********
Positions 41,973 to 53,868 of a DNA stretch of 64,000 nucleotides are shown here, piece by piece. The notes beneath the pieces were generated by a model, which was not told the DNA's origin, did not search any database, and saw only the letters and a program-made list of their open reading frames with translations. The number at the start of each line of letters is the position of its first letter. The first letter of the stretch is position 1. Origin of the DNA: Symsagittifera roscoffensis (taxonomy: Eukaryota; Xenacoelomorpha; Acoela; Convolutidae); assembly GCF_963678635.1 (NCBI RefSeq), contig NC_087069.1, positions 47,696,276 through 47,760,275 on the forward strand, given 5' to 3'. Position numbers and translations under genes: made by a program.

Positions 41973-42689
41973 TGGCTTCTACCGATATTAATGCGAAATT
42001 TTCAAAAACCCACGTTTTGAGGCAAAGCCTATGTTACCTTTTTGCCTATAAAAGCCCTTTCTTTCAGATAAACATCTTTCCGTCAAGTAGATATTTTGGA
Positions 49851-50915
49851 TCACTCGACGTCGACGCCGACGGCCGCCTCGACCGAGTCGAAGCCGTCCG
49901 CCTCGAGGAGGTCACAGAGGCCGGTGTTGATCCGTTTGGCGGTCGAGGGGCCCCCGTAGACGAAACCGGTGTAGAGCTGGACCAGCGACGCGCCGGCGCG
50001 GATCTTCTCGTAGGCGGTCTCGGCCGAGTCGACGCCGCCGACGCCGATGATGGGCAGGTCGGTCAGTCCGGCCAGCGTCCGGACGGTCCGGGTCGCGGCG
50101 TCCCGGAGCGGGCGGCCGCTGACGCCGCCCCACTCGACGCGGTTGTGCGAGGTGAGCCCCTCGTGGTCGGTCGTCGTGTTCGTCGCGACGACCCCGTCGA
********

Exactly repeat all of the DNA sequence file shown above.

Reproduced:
Positions 41,973 to 53,868 of a DNA stretch of 64,000 nucleotides are shown here, piece by piece. The notes beneath the pieces were generated by a model, which was not told the DNA's origin, did not search any database, and saw only the letters and a program-made list of their open reading frames with translations. The number at the start of each line of letters is the position of its first letter. The first letter of the stretch is position 1. Origin of the DNA: Symsagittifera roscoffensis (taxonomy: Eukaryota; Xenacoelomorpha; Acoela; Convolutidae); assembly GCF_963678635.1 (NCBI RefSeq), contig NC_087069.1, positions 47,696,276 through 47,760,275 on the forward strand, given 5' to 3'. Position numbers and translations under genes: made by a program.

Positions 41973-42689
41973 TGGCTTCTACCGATATTAATGCGAAATT
42001 TTCAAAAACCCACGTTTTGAGGCAAAGCCTATGTTACCTTTTTGCCTATAAAAGCCCTTTCTTTCAGATAAACATCTTTCCGTCAAGTAGATATTTTGGA
Positions 49851-50915
49851 TCACTCGACGTCGACGCCGACGGCCGCCTCGACCGAGTCGAAGCCGTCCG
49901 CCTCGAGGAGGTCACAGAGGCCGGTGTTGATCCGTTTGGCGGTCGAGGGGCCCCCGTAGACGAAACCGGTGTAGAGCTGGACCAGCGACGCGCCGGCGCG
50001 GATCTTCTCGTAGGCGGTCTCGGCCGAGTCGACGCCGCCGACGCCGATGATGGGCAGGTCGGTCAGTCCGGCCAGCGTCCGGACGGTCCGGGTCGCGGCG
50101 TCCCGGAGCGGGCGGCCGCTGACGCCGCCCCACTCGACGCGGTTGTGCGAGGTGAGCCCCTCGTGGTCGGTCGTCGTGTTCGTCGCGACGACCCCGTCGA